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Lichtenstein v. Anvan Co.

OPINION FILED JUNE 28, 1978.

MAURICE LICHTENSTEIN ET AL., PLAINTIFFS-APPELLEES,

v.

THE ANVAN COMPANY ET AL., DEFENDANTS-APPELLANTS.



APPEAL from the Circuit Court of Cook County; the Hon. RAYMOND K. BERG, Judge, presiding.

MR. JUSTICE MCNAMARA DELIVERED THE OPINION OF THE COURT:

Plaintiffs, former partners in defendant Anvan Company, a partnership, brought this action seeking a mandatory injunction requiring an accounting and the distribution of plaintiffs' pro rata shares in said partnership. Defendants counterclaimed, alleging certain fraudulent acts and conversions of partnership assets and business opportunities by plaintiffs. The trial court granted judgment for plaintiffs pursuant to an account stated by the court. The trial court granted plaintiff Lichtenstein $63,432 and plaintiff Flannery $95,147. These amounts represented the purchase price of plaintiffs' interests in Anvan. The court further found that there was no just cause to delay enforcement of or appeal from the order. The trial court also transferred defendants' counterclaims to the law division of the circuit court where they are pending.

Anvan Company was formed by defendants Anthony A. and Irene D. Antoniou on January 1, 1971, pursuant to written articles of general partnership. The Antonious own the stock of certain affiliated companies: Anvan Realty and Management, Anvan Hotel Corporation, Anvan Corporation, and Anvan Industries, Inc.

On July 20, 1970, Flannery was hired by Anthony to manage the properties of Anvan Hotel. Flannery eventually was promoted to the position of senior vice-president in charge of administration for the aforementioned affiliates and, on March 3, 1972, was admitted to the partnership. Lichtenstein was hired on April 1, 1971, to work for Anvan Industries and became senior vice-president in charge of finance and corporate planning for the Anvan affiliates. On April 5, 1972, Lichtenstein became a partner of Anvan Company.

In the Anvan articles of partnership, the interest of each partner is evidenced by the issuance of capital units in one or more of the following six categories:

(1) A Class A partner is required to own at least one Class A capital unit and be an employee of the partnership or an Anvan affiliate. A Class A partner has a voice in the management of the partnership and each Class A capital unit is entitled to one vote.

(2) A Class B partner is required to own at least one Class B capital unit, but is not required to be an employee of Anvan Company or an affiliate. A Class B partner has a voice in the management of the partnership and is entitled to one vote per Class B capital unit.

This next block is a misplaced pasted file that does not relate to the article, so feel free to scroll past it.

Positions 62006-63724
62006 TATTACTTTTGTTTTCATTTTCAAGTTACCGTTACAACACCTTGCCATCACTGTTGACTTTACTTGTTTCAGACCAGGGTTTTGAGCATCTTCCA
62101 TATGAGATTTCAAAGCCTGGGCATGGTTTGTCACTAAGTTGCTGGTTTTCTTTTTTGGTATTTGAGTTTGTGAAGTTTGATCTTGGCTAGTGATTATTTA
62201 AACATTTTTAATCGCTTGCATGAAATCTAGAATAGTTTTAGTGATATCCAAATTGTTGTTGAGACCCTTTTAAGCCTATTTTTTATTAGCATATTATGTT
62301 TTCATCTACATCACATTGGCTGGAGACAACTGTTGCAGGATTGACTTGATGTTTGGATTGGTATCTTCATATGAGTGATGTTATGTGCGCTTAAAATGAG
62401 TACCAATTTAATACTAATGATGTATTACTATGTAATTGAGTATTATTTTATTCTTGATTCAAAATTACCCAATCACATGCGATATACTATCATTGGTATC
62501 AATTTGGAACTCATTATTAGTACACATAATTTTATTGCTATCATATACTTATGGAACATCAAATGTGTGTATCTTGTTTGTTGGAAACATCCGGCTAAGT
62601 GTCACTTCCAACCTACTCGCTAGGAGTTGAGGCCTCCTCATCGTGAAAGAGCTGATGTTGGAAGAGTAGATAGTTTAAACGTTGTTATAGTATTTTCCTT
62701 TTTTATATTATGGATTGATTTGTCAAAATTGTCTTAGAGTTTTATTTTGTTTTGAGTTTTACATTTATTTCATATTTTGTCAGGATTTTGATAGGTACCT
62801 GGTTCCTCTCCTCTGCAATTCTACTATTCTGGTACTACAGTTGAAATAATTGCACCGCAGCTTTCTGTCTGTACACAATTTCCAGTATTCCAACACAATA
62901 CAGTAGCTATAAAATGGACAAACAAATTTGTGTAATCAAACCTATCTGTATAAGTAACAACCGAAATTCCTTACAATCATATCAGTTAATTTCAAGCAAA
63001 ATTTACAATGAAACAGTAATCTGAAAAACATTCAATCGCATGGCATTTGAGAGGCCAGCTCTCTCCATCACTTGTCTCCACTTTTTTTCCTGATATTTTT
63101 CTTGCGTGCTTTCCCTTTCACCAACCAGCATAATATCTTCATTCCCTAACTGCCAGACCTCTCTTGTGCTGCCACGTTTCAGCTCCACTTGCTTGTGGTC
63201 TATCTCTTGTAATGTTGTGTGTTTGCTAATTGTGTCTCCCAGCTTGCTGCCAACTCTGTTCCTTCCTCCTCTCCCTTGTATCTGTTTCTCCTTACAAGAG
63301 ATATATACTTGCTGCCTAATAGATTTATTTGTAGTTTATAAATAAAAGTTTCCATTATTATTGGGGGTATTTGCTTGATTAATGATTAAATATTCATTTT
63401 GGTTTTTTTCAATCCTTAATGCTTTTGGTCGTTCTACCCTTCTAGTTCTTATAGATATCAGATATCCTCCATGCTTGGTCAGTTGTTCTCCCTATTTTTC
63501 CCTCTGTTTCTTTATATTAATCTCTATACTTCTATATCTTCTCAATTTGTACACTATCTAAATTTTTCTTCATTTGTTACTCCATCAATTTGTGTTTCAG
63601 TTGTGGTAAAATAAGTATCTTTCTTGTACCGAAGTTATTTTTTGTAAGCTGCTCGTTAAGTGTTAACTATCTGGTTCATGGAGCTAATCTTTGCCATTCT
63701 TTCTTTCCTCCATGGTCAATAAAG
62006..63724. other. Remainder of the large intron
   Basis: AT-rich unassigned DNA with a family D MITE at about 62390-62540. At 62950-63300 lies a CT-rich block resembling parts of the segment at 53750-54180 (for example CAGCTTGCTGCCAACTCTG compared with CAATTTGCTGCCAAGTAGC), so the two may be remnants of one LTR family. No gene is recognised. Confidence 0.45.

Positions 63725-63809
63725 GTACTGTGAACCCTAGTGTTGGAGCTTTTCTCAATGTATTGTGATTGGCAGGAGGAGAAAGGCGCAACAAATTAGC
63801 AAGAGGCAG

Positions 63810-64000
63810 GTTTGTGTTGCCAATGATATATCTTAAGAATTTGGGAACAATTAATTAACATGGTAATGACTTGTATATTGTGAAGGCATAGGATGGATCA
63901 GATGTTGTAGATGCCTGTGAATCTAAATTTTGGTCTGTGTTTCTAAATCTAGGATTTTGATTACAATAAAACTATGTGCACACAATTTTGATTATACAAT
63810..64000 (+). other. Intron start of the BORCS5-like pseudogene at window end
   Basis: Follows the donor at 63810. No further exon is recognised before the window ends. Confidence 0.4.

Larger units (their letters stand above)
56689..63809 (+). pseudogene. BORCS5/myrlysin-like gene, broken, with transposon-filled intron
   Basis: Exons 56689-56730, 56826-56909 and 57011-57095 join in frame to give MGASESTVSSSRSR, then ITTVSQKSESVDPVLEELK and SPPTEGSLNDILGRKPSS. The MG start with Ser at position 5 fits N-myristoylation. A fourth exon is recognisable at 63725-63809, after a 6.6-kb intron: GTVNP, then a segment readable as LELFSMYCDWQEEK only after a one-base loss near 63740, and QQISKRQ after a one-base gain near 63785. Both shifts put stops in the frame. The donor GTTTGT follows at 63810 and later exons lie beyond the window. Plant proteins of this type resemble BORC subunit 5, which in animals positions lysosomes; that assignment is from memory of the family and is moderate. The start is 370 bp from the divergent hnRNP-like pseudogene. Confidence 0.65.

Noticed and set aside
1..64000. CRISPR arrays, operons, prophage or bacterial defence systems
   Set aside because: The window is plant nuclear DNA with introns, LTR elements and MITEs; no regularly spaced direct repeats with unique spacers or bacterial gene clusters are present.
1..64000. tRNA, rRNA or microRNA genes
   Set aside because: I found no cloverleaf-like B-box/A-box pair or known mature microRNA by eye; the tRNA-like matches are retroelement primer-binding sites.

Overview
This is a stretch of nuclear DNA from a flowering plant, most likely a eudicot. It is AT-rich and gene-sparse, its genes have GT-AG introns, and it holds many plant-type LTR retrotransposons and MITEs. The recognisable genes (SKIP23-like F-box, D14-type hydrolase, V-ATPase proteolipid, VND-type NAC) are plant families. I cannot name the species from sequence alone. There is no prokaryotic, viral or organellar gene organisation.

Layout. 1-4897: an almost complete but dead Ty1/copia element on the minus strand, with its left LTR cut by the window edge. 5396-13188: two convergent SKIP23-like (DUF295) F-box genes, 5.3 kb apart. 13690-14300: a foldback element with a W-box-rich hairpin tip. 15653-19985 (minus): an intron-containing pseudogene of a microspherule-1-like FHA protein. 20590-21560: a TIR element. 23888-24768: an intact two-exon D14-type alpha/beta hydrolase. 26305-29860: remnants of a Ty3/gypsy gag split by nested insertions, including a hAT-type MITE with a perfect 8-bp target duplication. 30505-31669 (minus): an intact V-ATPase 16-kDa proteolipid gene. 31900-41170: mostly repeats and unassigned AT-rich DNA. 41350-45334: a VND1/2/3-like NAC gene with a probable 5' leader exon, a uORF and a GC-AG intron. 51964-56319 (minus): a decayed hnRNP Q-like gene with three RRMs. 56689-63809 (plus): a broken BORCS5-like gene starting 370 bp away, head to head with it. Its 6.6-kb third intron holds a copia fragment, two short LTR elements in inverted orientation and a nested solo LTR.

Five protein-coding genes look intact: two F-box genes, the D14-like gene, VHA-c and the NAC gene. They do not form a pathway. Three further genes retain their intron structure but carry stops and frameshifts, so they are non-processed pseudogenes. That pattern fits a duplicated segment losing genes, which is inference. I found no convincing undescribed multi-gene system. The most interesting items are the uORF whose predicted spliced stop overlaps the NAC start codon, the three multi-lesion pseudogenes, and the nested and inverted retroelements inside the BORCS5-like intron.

(3) A Class C partner has rights and obligations identical to those of a Class A partner. In addition, upon termination of Class C partner's employment for any reason, he or his successor in interest immediately becomes a Class F partner.

(4) A Class D partner must meet the ownership and employment requirement of Class A and C partners, but has no voice in the management of the partnership and no vote in partnership affairs. A Class D partner also becomes a Class F partner upon termination of employment for any reason.

(5) A Class E partner must also meet the basic ownership and employment requirements and has no voice or vote in the management of the partnership. The interest of a Class E partner is merely the right to participate in the profits or losses of the partnership for the period of time during which he is a Class E partner. A Class E partner's interest is extinguished upon termination of employment for any reason and his only recourse is a claim for undistributed profits or losses.

(6) A Class F partner is either a former Class C or Class D partner whose employment by the partnership or an affiliate has been terminated. A Class F partner cannot be an employee of the partnership or any other Anvan company and has no voice or vote in the management of the partnership.

Anthony Antoniou is a Class A and managing partner of Anvan Company. Irene is a Class B partner. At the time of Flannery's admission to the partnership, he was issued 200 Class D and 200 Class E capital units. On July 1, 1973, his interest was converted to 300 Class D and 100 Class E capital units. Upon Lichtenstein's admission to the partnership, he acquired 100 Class D and 300 Class E capital units. One year later his interest was converted to 200 Class D and 200 Class E capital units.

On August 13, 1973, Lichtenstein's employment was terminated; the following month, Flannery's employment was ended. Since plaintiffs were no longer employed by the partnership or an affiliate, their Class D capital units were transferred into Class F and they became Class F partners. Their respective interests as Class E partners were extinguished upon termination of their employment.

Plaintiffs' complaints sought a mandatory injunction requiring defendants to render an accounting. Defendants in their answer and counterclaim alleged that plaintiffs paid no consideration for their partnership interests, that they had obtained the certificates of capital units by means of fraud, and were ...


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